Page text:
Sen. Hillary Rodham Clinton, the Democratic candidate for presidential nomination, said that if elected, she would withdraw President Bush's restrictions on federal funding for embryonic stem cell research. Clinton issued the statement at the Carnegie Institution of Washington wherein she also accused Bush of having "declared war on science" by mixing politics into decisions about health issues, including stem cell research and the availability of contraceptives without prescriptions.
Federal funding for human embryonic stem cell research currently is allowed only for research using embryonic stem cell lines created on or before Aug. 9, 2001, under a policy announced by Bush on that date. Bush in June vetoed a bill (S5) that would have allowed federal funding for research using stem cells derived from human embryos originally created for fertility treatments and willingly donated by patients. Bush also issued an executive order to NIH asking scientists to pursue research on stem cells that "are derived without creating a human embryo for research purposes or destroying, discarding or subjecting to harm a human embryo or fetus".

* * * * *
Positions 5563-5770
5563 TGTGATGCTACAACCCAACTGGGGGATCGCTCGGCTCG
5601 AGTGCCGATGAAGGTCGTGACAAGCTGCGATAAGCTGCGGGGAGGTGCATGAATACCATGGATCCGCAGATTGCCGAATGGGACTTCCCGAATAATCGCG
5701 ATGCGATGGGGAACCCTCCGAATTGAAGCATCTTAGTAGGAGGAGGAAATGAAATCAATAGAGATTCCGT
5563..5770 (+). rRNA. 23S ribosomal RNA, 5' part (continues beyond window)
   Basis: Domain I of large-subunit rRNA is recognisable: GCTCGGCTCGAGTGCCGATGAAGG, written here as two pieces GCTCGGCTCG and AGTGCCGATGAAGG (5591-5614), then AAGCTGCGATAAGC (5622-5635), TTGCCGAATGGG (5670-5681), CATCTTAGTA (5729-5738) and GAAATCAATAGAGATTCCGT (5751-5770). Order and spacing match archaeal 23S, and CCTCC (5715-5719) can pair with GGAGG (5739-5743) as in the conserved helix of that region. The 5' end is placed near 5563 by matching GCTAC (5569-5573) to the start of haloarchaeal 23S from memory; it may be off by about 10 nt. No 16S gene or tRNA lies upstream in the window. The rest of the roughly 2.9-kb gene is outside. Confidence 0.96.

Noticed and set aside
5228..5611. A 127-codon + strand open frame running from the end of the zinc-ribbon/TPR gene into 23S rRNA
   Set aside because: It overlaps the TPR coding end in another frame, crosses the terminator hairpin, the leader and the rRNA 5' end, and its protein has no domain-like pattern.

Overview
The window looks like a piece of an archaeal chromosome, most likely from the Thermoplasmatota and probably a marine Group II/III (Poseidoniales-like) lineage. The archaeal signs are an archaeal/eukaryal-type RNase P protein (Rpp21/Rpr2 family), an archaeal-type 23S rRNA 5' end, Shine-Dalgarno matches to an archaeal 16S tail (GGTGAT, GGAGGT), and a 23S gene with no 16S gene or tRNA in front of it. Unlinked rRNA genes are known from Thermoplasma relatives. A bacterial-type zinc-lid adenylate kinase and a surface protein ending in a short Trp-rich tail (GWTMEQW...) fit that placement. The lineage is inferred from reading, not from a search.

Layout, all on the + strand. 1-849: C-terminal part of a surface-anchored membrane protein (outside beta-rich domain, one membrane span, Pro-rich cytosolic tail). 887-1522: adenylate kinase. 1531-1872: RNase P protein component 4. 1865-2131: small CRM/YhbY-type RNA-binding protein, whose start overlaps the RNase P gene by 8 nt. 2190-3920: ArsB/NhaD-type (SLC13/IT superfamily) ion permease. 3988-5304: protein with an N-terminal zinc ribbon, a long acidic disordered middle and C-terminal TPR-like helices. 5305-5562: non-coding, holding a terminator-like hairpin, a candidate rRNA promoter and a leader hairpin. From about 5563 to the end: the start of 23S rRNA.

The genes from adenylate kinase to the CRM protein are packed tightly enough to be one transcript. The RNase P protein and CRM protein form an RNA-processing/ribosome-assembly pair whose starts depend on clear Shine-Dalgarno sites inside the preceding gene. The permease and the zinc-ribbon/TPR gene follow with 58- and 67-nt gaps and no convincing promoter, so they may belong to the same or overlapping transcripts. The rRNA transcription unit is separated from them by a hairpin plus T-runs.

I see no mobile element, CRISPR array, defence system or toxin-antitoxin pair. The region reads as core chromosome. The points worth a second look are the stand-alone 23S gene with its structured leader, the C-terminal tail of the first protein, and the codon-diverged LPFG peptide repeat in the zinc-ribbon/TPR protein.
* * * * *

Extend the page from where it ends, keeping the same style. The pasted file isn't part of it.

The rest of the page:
"The president's ban on stem cell funding amounts to a ban on hope," Clinton said, adding, "Some of our brightest minds are going to head overseas to do their research" because of the restrictions. "When I am president, I will end this assault on science," and the U.S. "will once again be the innovation nation," she said.
Source: Kaiser Family Foundation